Organizing a local community event is a different experience than hosting a national conference or trade show. Blogging, email, press releases, and other digital marketing tactics aren’t as effective to promote a community event. Instead, you need to take an on-the-ground approach that caters to the needs and preferences of the specific community.
If you’re planning a community event, you may be worried you won’t achieve the attendance you need, especially if you aren’t familiar with the community. While every community is different and the individual tactics you use to promote your event will vary, here are the best strategies to promote your local event.
1. Contact Previous Event Hosts
If you aren’t sure where to start promoting your community event, it may help to reach out to anyone who has hosted a local event in the same community in the past. You will want to ask three important questions.
“What worked for you?”
This question will help you uncover the most impactful steps you can take to promote your event. This is like skipping all of the trial and error and jumping right to what works.
For instance, the host of a previous community event may tell you to reach out to the local Rotary Club because they have a mailing list of local influential people. That is an extremely valuable piece of advice, and something you may not have learned on your own.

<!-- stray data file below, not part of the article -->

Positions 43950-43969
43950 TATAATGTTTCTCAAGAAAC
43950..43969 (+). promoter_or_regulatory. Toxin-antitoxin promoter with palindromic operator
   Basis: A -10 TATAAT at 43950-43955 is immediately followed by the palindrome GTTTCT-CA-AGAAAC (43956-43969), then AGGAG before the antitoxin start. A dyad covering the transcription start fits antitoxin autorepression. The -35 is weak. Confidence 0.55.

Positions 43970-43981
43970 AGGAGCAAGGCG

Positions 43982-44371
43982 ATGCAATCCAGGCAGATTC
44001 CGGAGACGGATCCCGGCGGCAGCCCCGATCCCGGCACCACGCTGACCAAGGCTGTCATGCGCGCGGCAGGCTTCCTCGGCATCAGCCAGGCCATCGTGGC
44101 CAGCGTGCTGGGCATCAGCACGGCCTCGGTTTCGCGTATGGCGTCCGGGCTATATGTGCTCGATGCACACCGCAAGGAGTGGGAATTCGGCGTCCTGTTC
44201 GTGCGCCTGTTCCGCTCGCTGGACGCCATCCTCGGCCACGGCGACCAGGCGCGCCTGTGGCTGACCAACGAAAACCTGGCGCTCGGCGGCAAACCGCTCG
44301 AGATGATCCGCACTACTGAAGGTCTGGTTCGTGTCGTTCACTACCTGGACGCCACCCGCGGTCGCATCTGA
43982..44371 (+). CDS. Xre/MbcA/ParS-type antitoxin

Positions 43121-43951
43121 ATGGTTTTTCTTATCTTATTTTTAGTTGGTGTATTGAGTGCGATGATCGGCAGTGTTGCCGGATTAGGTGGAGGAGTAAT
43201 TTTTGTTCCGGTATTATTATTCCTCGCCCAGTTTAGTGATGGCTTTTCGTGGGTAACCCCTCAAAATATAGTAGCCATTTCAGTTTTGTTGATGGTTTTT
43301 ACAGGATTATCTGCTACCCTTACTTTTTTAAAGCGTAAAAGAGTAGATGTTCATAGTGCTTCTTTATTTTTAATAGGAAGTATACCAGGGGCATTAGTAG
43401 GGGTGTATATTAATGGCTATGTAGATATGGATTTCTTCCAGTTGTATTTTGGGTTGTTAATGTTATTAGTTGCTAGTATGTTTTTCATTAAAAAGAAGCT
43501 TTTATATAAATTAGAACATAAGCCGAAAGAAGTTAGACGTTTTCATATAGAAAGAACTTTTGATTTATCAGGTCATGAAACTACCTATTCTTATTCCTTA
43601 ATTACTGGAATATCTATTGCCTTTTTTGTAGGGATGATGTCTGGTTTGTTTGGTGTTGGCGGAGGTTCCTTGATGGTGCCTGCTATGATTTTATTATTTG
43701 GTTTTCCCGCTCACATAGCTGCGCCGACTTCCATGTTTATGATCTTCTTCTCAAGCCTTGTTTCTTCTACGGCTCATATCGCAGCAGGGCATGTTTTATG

“What didn’t work for you?”
You’ll also want to know what the previous host tried that didn’t work. This will tell you what to avoid, so you don’t spend time and energy experimenting with pointless tactics.
For example, posting signs on a busy roadway may seem like a great way to build exposure. But if the host of a previous event tells you her signs were routinely vandalized, you may decide to spend your money elsewhere.
“What would you do?”
This is the most valuable question you can ask because it taps directly into the previous event host’s experience. Ask them what they would do if they had to promote a community event in the future.Organizing a local community event is a different experience than hosting a national conference or trade show. Click To Tweet
2. Leverage Local Influencers
The most impactful way to promote your community event is to reach out to local influential people who could promote on your behalf. This might include a popular community leader, a religious leader, a local politician, a school principal or superintendent, or anyone who has a way to communicate with the community.
A local influencer doesn’t have to be someone in an official position. It could be anyone who has sway with the community. For instance, if the area has a local Facebook group where people discuss local issues, you could reach out to the administrators of that group.
When you ask local influencers to share your event with their followers, make sure they have all of the details. It may help to give them some print materials to hand out.
In most cases, you will want to offer compensation to local influencers to get their help promoting your event. They may not ask to be paid, but they are more likely to go out of their way for you if there is something in it for them. Their compensation doesn’t have to be much. A small gift or free admission to your event is usually enough.
3. Look for Free Opportunities
Many communities offer free ways to promote local events. They’re happy to give you broadcast time, sign space, or print space as long as the event benefits the community in some way.